Nutria Hind Saddle with Mustard Sauce
2 hind saddles of nutria
2 tablespoons Dijon mustard
1/3 cup chopped celery
1/3 cup chopped onion
2 tablespoons vegetable oil
1/3 cup chopped carrots
3 teaspoon Tony Chachere's seasoning
1/2 teaspoon crushed rosemary
1 cup white wine
1 cup water
Place oil, celery, onions and carrots in a pan; set aside. Rub each hind saddle with one teaspoon Tony Chachere's seasoning, two tablespoons Dijon mustard and 1 1/2 teaspoons rosemary. Place hind saddles on top of other ingredients in the pan. Place uncovered in a 350 degree oven for 15 minutes.
Remove from oven and add one cup white wine with water to the pan to a depth of 1/4 inch. Cover pan with plastic wrap, then cover again with aluminum foil. Place back in the oven for 45 minutes to an hour. (Until well done). Use drippings for sauce. Serves 4
Ragondin a l'Orange
2 hind saddle portions nutria meat
1/2 cup brown sugar
1 cup orange juice
2 tablespoons vegetable oil
2 cups white wine
1 tablespoon Soya sauce
orange zest, minced
salt and pepper to taste
Mire Poix:
1/3 cup chopped celery
1/3 cup chopped carrots
1/3 cup chopped onion
Bouquet Garni:
1 bunch fresh thyme
1 bunch parsley
bay leaves
Place oil, mire poix and bouquet garni in a pan; set aside. Rub each hind saddle with brown sugar and salt and pepper to taste. Place saddles on top of other ingredients in pan. Place, uncovered, in a 350-degree oven for 15 minutes.
Remove from oven and deglaze with white wine, Soya sauce and orange juice. Cover pan with plastic wrap, then cover again with aluminum foil. Place back into oven for 45 minutes to one hour until meat is tender. Break meat off bones. Place on plate then garnish with vegetables, sauce from pan drippings and orange zest. Makes 4 servings.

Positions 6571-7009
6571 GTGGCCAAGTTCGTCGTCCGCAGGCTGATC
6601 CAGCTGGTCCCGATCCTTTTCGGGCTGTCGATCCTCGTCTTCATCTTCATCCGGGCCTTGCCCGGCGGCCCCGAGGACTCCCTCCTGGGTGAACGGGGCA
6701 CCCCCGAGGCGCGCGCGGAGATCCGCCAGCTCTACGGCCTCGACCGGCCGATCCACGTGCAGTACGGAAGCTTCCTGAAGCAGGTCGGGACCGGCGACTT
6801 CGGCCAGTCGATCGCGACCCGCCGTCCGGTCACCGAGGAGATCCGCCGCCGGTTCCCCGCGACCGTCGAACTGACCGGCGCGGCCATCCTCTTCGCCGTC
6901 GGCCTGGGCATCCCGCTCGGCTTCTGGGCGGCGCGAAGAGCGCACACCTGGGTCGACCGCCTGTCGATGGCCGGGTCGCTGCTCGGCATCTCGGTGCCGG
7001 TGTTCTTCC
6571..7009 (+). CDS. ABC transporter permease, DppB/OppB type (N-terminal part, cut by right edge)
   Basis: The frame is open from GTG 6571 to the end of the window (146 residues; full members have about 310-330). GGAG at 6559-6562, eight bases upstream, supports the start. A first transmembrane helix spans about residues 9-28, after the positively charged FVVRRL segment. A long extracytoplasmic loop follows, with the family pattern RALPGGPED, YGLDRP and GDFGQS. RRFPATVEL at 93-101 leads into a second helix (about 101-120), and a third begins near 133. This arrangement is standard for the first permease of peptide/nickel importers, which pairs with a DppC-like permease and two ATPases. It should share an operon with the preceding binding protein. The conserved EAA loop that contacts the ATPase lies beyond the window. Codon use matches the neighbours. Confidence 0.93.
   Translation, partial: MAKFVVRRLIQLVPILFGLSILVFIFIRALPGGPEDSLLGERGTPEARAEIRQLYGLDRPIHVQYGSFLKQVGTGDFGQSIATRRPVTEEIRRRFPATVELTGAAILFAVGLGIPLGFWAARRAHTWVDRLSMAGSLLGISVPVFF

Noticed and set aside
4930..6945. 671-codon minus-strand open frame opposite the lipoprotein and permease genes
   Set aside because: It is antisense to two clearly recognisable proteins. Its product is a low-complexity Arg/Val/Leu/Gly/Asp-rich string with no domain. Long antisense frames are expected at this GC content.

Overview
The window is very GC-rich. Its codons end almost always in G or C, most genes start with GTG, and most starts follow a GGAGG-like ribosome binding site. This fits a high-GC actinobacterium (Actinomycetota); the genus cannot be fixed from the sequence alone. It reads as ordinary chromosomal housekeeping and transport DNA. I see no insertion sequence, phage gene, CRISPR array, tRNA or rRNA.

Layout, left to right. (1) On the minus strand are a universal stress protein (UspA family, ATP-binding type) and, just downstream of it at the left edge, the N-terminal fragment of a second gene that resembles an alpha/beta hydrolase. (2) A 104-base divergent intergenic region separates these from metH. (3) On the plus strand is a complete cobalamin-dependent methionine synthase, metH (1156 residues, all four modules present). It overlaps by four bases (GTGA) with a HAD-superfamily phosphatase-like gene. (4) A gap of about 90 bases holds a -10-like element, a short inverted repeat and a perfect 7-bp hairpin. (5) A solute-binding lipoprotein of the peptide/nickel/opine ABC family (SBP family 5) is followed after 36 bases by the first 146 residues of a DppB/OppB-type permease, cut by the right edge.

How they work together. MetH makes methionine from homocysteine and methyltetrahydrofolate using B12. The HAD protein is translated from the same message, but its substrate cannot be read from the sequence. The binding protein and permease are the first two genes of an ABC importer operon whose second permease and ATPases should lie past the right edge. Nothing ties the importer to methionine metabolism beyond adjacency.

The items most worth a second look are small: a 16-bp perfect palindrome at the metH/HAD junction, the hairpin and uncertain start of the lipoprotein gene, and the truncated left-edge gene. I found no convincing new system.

Nutria Fettuccini
Mire Poix:
1 chopped onion
1 chopped carrot
1 chopped celery stick
2 cloves garlic
Bouquet Garni:
1 whole clove
1/2 bunch parsley
4 black peppercorns

2 lbs. cooked fettuccini
3 mushrooms, sliced
1 clove garlic
fresh spinach to taste
1 tablespoons sun-dried tomatoes, minced
2 tablespoons olive oil
parmesan cheese to taste
1 red bell pepper, minced
1 hind saddle nutria

2 quarts cold water
1 cup red wine
salt and pepper to taste
1 teaspoon red wine vinegar
1 teaspoon Louisiana hot sauce
Bring water, seasonings, mire poix and bouquet garni to a boil. Add nutria meat and simmer for 1 hour or until tender. Remove meat and break meat off bones. Discard any gristle or silver skin.
With olive oil sauté garlic, sun-dried tomatoes, mushrooms, bell peppers and spinach for 3 to 4 minutes. Then add nutria meat and sauté for 3 minutes until hot. Add fettuccini, sauté and serve, topped with parmesan. Makes 4 servings.
Makes 4 Servings
2 tablespoons vegetable oil
1-3 pound nutria, cut in serving pieces
2 tablespoons Enola's Secret Seasoning + 2 teaspoons
2 cups finely chopped onion
1 cup finely chopped green bell pepper
1 tablespoon flour
1 teaspoon salt (opt.)
3 3/4 cups chicken stock or broth
In a heavy 5-quart pot on high heat, add oil, heat until very hot. Sprinkle seasoning on meat; stir well. Add meat to pot, brown on all sides. Cook and stir 10 minutes. Add onion, bell pepper and flour, cook and stir 10 minutes. Add salt and chicken stock to pot cook and stir occasionally, (about 15 minutes) scraping the bottom of pot to remove all the goodness. Serve over hot cooked rice, pasta or cream potatoes.

1 komentarz:

Madzia pisze...

Jaka fantastyczna nutria!!!
i zabeczki jakie ladniutkie!
Dawno,dawno temu moja ciocia hodowala nutrie. Ale z tego co wiem to na futro, a nie do gara;)
Szczerze mowiac to zaskoczyles mnie, bo nieprzypuszczalam ze szczuropodobne sa zjadliwe.
Pozdrawiam i Szczesliwego Nowego Roku zycze!